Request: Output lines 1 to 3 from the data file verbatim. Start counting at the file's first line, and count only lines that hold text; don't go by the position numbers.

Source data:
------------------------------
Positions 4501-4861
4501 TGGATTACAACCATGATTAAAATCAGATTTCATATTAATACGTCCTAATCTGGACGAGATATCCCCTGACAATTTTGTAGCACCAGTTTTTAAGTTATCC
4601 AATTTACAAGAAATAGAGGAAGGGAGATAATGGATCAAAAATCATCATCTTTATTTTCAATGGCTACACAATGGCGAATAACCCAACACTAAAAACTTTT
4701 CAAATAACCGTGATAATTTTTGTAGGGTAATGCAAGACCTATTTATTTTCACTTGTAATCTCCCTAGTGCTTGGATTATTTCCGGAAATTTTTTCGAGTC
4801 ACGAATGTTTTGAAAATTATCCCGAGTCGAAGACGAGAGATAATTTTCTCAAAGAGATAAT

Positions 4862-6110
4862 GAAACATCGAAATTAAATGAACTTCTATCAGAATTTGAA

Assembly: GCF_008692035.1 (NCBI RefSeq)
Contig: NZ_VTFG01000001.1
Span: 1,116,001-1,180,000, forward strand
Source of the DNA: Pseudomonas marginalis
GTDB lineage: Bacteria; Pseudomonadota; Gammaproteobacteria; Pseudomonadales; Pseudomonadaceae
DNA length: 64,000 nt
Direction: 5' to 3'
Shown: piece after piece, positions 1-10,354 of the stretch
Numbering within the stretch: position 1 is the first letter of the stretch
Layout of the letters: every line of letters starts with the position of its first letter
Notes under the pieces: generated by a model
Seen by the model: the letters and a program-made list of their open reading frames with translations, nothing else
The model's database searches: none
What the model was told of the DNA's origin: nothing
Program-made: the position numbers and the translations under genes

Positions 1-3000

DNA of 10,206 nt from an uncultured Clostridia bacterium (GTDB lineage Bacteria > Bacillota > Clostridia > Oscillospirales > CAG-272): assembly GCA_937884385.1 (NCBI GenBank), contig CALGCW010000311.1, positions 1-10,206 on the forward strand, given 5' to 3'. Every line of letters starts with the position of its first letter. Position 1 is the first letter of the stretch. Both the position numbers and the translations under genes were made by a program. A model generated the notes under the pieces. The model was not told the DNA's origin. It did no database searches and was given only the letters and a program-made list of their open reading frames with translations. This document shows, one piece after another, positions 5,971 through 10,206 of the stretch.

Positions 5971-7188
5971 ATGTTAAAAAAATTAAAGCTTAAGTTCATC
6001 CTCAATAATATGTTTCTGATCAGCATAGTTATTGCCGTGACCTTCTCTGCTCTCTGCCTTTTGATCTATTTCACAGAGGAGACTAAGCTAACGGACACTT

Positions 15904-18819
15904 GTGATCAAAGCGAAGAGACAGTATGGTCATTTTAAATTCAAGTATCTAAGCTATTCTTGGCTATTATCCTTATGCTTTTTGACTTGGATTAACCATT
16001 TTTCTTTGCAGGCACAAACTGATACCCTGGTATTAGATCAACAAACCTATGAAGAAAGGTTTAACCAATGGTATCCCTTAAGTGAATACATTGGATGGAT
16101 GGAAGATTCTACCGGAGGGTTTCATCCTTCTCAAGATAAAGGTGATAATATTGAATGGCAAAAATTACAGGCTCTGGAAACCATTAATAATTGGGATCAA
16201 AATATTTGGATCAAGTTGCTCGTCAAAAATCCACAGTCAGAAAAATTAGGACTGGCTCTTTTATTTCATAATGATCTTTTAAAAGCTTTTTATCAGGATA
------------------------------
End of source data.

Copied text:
Positions 4501-4861
4501 TGGATTACAACCATGATTAAAATCAGATTTCATATTAATACGTCCTAATCTGGACGAGATATCCCCTGACAATTTTGTAGCACCAGTTTTTAAGTTATCC
4601 AATTTACAAGAAATAGAGGAAGGGAGATAATGGATCAAAAATCATCATCTTTATTTTCAATGGCTACACAATGGCGAATAACCCAACACTAAAAACTTTT